Trying to explain the work of Chris Sievey, better known as Frank Sidebottom, to anyone outside the UK seems an all but impossible task. Here was an extraordinarily localised phenomenon: born of the North and oft observed gallivanting around the Mancunian suburb of Timperley, Sidebottom was more or less inexplicable, and inexplicably funny, when viewed by those of us living only a few miles south. Some rationale was provided by Frank, Lenny Abrahamson's deft comedy-drama of 2014 with Michael Fassbender in the title role, though that film - penned by Sievey associate Jon Ronson - insisted on being its own abstraction of the Sievey-Sidebottom story. Its success, however, has prompted the crowdfunded doc Being Frank: The Chris Sievey Story, which makes a point within the title of separating creator from character. Sievey, for his part, was the young pop wannabe with aspirations of being the new Lennon or McCartney, only to be hit with a flurry of rejection letters and an unfair share of bad luck. What should have been his breakthrough hit - with the Freshies' post-punk anthem of 1980 "I'm in Love with the Girl on the Manchester Virgin Megastore Checkout Desk" (more localism) - had its progress checked by the corporate joykillers at Branson HQ; a scheduled Top of the Pops spot was nixed by an industrial strike. With a young family to support, and bailiffs at the door, Sievey's response was to don an outsized papier-mache head, slip on a noseclip, and reinvent himself as a heavily ironised idea of a superstar, a prefabricated cult item that effectively allowed him to shut out this cruel world and carry on living inside his own head. The joke was that Sidebottom was always a bit bobbins as a stage performer; the kicker was that the chastened Sievey would never have to show his face in public.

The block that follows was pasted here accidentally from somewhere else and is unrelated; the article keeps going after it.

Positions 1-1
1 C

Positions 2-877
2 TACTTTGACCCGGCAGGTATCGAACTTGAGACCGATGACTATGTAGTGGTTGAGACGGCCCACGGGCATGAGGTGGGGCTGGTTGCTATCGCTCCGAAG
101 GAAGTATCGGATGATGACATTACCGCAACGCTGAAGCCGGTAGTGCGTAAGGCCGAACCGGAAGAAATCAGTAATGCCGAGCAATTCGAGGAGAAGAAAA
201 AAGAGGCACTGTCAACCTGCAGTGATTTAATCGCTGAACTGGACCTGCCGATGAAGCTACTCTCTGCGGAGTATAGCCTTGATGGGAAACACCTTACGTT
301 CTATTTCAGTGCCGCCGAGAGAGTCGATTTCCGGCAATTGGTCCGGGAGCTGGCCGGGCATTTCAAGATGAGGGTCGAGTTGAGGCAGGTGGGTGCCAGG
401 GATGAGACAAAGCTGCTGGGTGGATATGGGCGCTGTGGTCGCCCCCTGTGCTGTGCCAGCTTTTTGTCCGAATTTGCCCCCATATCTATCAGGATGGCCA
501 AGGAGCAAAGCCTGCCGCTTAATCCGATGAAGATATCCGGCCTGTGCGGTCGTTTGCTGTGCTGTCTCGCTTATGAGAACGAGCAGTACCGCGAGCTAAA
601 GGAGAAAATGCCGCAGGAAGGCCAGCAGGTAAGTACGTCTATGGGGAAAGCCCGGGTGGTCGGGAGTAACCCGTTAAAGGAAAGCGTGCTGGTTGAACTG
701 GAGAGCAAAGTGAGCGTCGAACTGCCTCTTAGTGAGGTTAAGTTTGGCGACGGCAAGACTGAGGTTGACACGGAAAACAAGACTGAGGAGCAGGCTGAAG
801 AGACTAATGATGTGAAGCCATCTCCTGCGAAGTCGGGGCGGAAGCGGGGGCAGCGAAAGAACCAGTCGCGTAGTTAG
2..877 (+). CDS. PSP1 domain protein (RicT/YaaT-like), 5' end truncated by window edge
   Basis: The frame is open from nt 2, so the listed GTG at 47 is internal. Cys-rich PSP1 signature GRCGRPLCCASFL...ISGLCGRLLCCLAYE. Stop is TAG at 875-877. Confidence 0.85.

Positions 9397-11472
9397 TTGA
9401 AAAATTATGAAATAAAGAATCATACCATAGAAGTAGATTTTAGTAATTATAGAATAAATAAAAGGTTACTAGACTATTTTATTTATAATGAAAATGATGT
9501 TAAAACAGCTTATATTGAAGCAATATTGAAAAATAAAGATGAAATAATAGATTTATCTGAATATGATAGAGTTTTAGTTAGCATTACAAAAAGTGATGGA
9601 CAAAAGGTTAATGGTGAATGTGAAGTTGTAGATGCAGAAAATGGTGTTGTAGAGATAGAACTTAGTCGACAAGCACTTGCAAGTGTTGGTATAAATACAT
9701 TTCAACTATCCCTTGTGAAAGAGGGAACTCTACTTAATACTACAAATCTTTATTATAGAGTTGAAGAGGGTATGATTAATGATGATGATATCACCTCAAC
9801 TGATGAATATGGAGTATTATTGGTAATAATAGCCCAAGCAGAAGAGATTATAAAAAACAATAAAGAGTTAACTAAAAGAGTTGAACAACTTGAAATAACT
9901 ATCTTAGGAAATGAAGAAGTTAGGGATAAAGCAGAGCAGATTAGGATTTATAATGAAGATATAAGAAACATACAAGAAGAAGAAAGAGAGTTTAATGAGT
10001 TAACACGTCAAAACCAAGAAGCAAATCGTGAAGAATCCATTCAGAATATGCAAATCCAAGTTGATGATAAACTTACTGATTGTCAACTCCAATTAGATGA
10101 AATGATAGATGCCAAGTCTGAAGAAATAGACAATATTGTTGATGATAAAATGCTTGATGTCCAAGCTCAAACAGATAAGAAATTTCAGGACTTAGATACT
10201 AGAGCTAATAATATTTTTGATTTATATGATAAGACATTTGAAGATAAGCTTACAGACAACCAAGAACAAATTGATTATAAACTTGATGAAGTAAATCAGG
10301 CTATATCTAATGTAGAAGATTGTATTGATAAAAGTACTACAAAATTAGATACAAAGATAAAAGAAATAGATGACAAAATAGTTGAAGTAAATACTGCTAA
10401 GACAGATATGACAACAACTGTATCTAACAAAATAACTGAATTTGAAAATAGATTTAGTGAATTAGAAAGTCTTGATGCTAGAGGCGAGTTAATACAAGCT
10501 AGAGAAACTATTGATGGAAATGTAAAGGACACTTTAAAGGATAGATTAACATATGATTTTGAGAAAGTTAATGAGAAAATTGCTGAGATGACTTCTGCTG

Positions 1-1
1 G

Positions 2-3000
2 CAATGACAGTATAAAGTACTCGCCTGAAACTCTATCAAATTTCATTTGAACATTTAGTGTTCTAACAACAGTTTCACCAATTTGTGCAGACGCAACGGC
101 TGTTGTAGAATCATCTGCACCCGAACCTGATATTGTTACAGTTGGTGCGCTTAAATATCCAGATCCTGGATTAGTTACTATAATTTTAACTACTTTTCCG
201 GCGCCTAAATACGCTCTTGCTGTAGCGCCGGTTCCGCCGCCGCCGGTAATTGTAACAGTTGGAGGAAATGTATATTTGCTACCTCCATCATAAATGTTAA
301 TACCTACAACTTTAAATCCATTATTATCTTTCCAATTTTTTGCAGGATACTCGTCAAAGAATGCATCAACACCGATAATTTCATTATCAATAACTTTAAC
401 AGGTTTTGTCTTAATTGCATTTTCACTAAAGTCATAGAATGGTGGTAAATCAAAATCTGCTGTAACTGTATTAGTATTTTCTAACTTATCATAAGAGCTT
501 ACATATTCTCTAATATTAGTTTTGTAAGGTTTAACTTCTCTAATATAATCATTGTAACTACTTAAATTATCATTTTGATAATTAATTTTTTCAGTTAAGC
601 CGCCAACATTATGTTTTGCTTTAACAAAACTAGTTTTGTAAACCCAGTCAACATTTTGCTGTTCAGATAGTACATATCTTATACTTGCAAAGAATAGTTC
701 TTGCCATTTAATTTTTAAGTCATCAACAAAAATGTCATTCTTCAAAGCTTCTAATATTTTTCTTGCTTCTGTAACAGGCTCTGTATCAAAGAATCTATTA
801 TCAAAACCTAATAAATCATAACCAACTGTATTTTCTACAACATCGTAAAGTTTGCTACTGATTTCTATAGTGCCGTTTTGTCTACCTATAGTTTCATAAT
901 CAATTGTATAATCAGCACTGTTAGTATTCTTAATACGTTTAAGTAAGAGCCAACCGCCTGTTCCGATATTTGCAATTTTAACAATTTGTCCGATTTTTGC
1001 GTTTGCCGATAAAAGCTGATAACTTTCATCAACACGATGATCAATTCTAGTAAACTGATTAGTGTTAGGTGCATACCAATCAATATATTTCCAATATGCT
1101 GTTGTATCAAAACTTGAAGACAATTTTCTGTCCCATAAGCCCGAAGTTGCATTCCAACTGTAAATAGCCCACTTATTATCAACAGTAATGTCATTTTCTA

He was also something of a hoarder, as if he knew his talents would someday be recognised, and make his even his most trivial ephemera worth a sift. It's here that Steve Sullivan's film outdoes itself, descending upon the lock-up the Sievey-Sidebottom archive called home in order to lay out those rejection letters end to end and parse the many C60 and VHS recordings the subject left behind. (One especially evocative artefact: a tape on which the young Sievey can be heard laying down some deep-and-meaningful guitar riffs, only to be interrupted by his dad reminding son to wash the car.) This is a rare Kickstarter project that makes the grade as cinema, just by the proliferation and ebullience of Sievey's bright visual ideas: not just Frank's head, with its Betty Boop-like features, but the Sgt. Pepper-meets-Yellow Submarine mural he painted on his son's wall, and the hand-drawn bits and pieces he issued to mark every last one of Frank's public appearances. Generating masks and marionettes, pop songs and posters alike, he might have been appropriated as a multimedia artist - if not quite our Laurie Anderson, then certainly a back-up Vic Reeves. There's certainly a clear link between Sidebottom's stage and screen shambling and the DIY Dadaism of Reeves' Big Night Out, though Sievey found it far harder than his contemporary to sustain his success, came to overspend wildly, and sought out less healthy escapes besides. (There may be a cautionary tale in here for Chris Spencer, the emergent national treasure behind the Coldwar Steve Twitter account.)